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White matter normalization – a novel analysis method with improved sensitivity can detect large decreases in cortical CBF in early Parkinson’s disease.
Borghammer P1, Ostergaard K2, Jonsdottir KY3, Gjedde A1,3.

1PET centre, Aarhus University Hospital, Denmark, 2Department of Neurology, Aarhus University Hospital, Denmark, 3Center for Functionally Integrative Neuroscience, Aarhus University Hospital, Denmark

Background: Several PET studies in Parkinson’s disease (PD) have found cortical decreases in cerebral blood flow (CBF) and glucose consumption, and increases in lentiform nucleus, thalamus, and several white matter (WM) areas including cerebellum, brainstem, and primary sensory-motor area. The data analysis of these studies is complicated by the very large inter-subject variability. The standard solution to this problem is to divide each voxel in a subject scan with the global mean (GM). It is an often overlooked fact, that subtle differences in global mean between the groups introduce bias into the analysis (i.e. if GM is decreased in one group, the normalization will inflate the voxel values in this group), even if such a global difference has not been detected by the standard comparison of global CBF in the two groups. We suggest, that the widespread practice of normalizing data to GM is flawed, in that it creates artificial hyperactivity in WM areas. We investigated the alternative of normalizing data to mean of central white matter (WM), assuming that WM is more stable and less likely to be systematically decreased in one group. This should theoretically improve analysis sensitivity and diminish the risk of creating artifacts.

Methods: Nine early-stage PD patients (H&Y I-II) and fifteen healthy age-matched controls underwent CBF PET scans while resting. We employed both region-of-interest (ROI) and voxel-based statistics. The analysis was carried out on non-normalized data and after normalization to GM and WM mean, respectively. The findings of these three analyses were compared.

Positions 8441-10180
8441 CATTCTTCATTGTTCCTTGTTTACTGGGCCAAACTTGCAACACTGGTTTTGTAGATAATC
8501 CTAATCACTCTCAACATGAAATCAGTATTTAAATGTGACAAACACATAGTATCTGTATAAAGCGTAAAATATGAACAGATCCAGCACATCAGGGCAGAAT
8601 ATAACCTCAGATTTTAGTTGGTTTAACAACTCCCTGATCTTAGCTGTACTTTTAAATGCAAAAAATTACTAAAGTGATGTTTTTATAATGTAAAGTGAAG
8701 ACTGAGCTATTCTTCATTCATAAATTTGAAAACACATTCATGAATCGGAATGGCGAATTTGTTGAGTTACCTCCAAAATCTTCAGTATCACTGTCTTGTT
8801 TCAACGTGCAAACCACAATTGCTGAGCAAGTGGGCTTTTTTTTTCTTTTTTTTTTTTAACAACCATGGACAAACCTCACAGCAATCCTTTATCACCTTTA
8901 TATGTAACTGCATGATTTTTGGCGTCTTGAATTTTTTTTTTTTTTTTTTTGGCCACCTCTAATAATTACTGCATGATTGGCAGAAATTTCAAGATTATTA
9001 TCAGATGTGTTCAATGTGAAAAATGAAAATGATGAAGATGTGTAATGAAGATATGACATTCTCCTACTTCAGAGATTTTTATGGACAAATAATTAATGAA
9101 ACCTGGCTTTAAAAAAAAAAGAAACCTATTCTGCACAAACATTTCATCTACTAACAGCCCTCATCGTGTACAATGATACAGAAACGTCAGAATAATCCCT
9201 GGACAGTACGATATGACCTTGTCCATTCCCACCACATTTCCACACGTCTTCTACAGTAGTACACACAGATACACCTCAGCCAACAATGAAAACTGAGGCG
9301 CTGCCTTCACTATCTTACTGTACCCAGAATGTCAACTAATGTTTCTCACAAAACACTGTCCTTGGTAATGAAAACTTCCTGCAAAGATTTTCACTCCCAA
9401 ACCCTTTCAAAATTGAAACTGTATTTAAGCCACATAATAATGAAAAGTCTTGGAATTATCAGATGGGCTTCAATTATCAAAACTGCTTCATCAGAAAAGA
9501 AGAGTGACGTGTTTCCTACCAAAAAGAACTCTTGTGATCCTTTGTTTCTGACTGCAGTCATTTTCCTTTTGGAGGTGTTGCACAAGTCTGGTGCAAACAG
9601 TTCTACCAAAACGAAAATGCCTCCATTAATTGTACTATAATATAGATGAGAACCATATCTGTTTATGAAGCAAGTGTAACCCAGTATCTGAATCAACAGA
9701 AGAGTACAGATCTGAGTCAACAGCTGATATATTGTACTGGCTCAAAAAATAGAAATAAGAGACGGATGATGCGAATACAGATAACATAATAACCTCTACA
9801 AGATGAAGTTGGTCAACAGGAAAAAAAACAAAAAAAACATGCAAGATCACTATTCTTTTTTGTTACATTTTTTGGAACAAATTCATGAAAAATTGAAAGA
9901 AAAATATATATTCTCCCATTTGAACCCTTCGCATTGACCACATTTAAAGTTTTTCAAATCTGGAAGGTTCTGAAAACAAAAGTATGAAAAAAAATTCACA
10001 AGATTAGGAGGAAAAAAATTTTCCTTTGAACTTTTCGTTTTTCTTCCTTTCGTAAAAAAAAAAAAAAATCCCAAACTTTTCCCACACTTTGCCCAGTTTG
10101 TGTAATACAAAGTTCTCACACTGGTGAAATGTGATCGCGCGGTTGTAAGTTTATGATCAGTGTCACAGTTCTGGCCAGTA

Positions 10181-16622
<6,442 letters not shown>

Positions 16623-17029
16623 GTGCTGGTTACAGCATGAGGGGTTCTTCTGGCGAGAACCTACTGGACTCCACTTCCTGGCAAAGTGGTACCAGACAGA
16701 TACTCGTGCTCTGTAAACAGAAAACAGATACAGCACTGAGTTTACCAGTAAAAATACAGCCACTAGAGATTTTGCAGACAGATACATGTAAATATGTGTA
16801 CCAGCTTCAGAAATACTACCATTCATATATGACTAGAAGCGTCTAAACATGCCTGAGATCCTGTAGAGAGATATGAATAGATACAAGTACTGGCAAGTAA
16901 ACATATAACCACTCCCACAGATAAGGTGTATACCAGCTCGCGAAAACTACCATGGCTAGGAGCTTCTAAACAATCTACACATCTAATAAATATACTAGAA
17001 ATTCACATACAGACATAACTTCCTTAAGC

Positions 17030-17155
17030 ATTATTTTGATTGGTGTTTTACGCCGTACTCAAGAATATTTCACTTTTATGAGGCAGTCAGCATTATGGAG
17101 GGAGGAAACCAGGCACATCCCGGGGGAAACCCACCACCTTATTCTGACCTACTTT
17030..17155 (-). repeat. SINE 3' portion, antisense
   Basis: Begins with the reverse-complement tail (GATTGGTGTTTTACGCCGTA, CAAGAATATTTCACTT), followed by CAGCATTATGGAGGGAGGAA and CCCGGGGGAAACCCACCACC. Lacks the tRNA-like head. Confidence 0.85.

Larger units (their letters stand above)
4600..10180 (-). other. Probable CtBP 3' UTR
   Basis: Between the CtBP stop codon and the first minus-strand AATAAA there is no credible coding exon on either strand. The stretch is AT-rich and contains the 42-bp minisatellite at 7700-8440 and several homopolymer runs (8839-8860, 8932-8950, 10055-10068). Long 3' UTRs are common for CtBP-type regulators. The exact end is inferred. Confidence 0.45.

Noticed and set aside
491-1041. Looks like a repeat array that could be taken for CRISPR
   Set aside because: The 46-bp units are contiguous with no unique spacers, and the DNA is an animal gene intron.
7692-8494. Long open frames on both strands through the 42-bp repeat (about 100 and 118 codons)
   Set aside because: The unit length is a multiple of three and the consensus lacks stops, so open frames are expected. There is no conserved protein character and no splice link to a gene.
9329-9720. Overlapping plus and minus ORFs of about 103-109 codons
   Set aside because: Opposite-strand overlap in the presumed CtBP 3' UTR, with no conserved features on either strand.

Results: ROI: No significant differences were found in absolute values of CBF in whole brain or any of the four major lobes. After normalization to GM, PD patients had decreased CBF in parieto-occipital lobes, and in whole grey matter (all p<0.05). After WM normalization, we found significant differences in the same areas and, additionally, we detected a decrease in the frontal lobe (all p<0.05).

Voxel-based: GM normalization yielded only one single voxel-cluster of significant decrease in the medial occipital lobe and a cluster of significant increase in left primary motor area (mostly white matter). WM normalized data disclosed three much larger significant clusters of decreased CBF in occipital lobe and lateral parietal lobe bilaterally (p<0.05 for all clusters), but no increases. Voxel-based results are exhibited in figure 1.

Conclusions: WM normalization seems to be a considerably more sensitive method than common GM normalization. Using this method, we were able to demonstrate quite large decreases in cortical perfusion in a small sample of early PD patients. The GM/WM ratio was significantly decreased in early PD, indeed suggesting a decrease in global CBF. This has never been reported before.

Furthermore, WM normalization does not produce areas of debatable increases (e.g. putamen and white matter areas in cerebellum and primary sensory-motor cortex), which is consistently seen in GM normalized data. There is no basis for these increases in the PD animal model literature. Indeed, there is plentiful evidence that the putamen exhibits decreased, not increased, metabolism.

We conclude that most group comparison studies in PD have probably used an inadequate normalization procedure that blunts the analysis sensitivity and creates artifacts. Care should be taken to identify a reference region in which there is no evidence of systematic differences between the groups. Central white matter seems an attractive candidate.

 figure 1

Figure 1: Clusters of significantly different CBF voxels in the voxel-based analysis superimposed on an MRI atlas in Talairach space. Blue and red colors designate clusters where PD patients had decreased / increased CBF compared to healthy controls. The small inset images show coronal sections of the largest significant clusters. A. Analysis of data originally normalized to whole brain. A single cluster of decreased CBF in the V1 was found. A cluster of increased CBF was found in frontal lobe white matter expanding slightly into the SMA and anterior cingulate. B. When normalizing the data to white matter, we found several areas of decreased CBF in PD in V1, inferior occipital lobe bilaterally, lateral parieto-occipital cortices bilaterally, and right putamen / insula. There were no longer any significant clusters of increased CBF.